North Korea slams Biden for 'hostile policy' warns for retaliation
On Wednesday, Biden said that his administration would deal with Pyongyang's nuclear threat "through diplomacy as well as stern deterrence."
Following the completion of a policy review, the White House said Friday that President Biden was open to talks with North Korea on denuclearization, but Pyongyang said Biden had made a "major blunder."
"His statement clearly reflects his intent to keep enforcing the hostile policy toward the DPRK as it had been done by the U.S. for over half a century," Kwon Jung Gun, a foreign ministry official, said in a statement released by the official KCNA news agency.
"The U.S.-claimed 'diplomacy' is a spurious signboard for covering up its hostile acts, and 'deterrence' touted by it is just a means for posing nuclear threats to the DPRK," Kwon added, using the official name of North Korea.
"Now that what the keynote of the U.S. new DPRK policy has become clear, we will be compelled to press for corresponding measures."
The White House reiterated its goal of "full denuclearization of the Korean peninsula" on Friday.
A long-drawn tension
The hermit kingdom of North Korea presents an ominous threat to the US dominance in the East with the impoverished Korean nation's aggressive nuclear policies.
The US has long sought to denuclearize North Korea, but most efforts have been in vain. Former President Donald Trump was the only US leader to hold a summit with DPRK supremo Kim Jong-Un in person.
Jen Psaki, Biden's press secretary, offered few details about what kind of diplomatic effort this could entail, but she did say that the president had learned from his predecessors' struggles dealing with North Korea's leadership and nuclear weapons program.
However, Psaki stated that the US would not "rely on reaching a grand bargain," implying that she was referring to the kind of dramatic overarching agreement that former President Donald Trump said was possible when he met with North Korean leader Kim Jong Un.
She went on to say that the White House would not take Barack Obama's more aloof stance.
'It's a political ruse'
North Korea also accused the US of insulting its leadership and anti-coronavirus initiatives in a separate statement released via KCNA on Sunday, citing a State Department press release from April 28.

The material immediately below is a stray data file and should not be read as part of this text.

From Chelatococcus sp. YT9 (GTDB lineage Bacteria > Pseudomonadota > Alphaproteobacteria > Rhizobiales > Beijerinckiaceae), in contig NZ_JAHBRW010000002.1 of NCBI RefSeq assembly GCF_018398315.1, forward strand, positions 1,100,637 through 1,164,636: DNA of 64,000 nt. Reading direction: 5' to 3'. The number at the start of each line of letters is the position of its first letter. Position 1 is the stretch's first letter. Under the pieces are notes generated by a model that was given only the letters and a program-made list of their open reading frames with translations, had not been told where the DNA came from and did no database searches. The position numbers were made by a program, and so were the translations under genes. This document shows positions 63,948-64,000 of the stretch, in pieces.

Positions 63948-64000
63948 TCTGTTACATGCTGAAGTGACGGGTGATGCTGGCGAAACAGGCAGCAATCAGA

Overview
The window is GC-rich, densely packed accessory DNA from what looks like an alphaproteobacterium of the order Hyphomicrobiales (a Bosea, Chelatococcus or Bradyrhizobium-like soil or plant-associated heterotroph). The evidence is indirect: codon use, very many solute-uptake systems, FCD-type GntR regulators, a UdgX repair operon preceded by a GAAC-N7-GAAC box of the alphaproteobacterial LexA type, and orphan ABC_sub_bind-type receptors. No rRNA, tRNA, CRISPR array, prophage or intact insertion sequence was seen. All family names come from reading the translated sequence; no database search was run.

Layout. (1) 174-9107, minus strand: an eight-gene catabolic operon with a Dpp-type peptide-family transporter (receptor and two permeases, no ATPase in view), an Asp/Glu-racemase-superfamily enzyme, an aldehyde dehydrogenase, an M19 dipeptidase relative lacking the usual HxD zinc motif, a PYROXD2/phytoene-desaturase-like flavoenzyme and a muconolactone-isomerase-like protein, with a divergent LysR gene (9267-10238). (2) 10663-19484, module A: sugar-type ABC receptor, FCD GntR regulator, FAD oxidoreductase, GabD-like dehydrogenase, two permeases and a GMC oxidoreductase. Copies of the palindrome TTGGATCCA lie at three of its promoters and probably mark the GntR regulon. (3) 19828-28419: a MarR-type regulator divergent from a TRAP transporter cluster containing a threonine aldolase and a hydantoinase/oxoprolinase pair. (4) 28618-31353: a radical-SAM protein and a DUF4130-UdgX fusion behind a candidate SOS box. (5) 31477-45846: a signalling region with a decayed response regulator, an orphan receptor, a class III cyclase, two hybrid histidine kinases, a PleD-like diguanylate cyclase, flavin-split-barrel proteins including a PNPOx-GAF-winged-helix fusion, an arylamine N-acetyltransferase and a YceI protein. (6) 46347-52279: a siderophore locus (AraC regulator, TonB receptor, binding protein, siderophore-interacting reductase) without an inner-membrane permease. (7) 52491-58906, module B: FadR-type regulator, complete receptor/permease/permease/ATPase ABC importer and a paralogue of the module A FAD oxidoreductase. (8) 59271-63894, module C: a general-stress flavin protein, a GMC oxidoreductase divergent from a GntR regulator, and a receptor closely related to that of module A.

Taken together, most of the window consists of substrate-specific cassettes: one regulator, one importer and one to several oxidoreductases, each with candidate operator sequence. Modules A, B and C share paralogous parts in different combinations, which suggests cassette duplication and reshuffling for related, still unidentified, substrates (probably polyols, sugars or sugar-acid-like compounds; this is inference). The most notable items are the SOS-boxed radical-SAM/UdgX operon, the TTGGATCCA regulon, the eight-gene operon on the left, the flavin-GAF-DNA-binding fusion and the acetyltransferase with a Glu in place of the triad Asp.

That day, State Department spokesman Ned Price released a statement condemning North Korea's human rights violations and oppressive Covid-19 restrictions, calling it "one of the world's most authoritarian and totalitarian nations."
"The 'human rights issue' touted by the U.S. is a political trick designed to destroy the ideology and social system in the DPRK," the North Korean foreign ministry said in the statement.
In a third statement released on Sunday, Kim Yo Jong, Kim Jong Un's powerful sister, slammed South Korea for a recent anti-Pyongyang leaflet campaign by a defector party.
Activist organizations have long sent flyers across the Demilitarized Zone separating the peninsula, either by hot air balloon or by floating them across rivers, criticizing the North Korean government for human rights violations and nuclear ambitions.
Pyongyang was enraged by the leaflets, and released a series of vehement condemnations last year, urging Seoul to act. Pyongyang increased the pressure by blowing up an inter-Korean liaison office on its side of the border.
In December, the South Korean parliament passed a law criminalizing leaflet campaigns, raising questions about freedom of expression.
In violation of the law, a defector party said it flew 500,000 leaflets near the DMZ last week.
Kim Yo Jong blamed the South Korean government for failing to deter them.
"We regard the maneuvers committed by the human scums in the south as a serious provocation against our state and will look into the corresponding action," she said.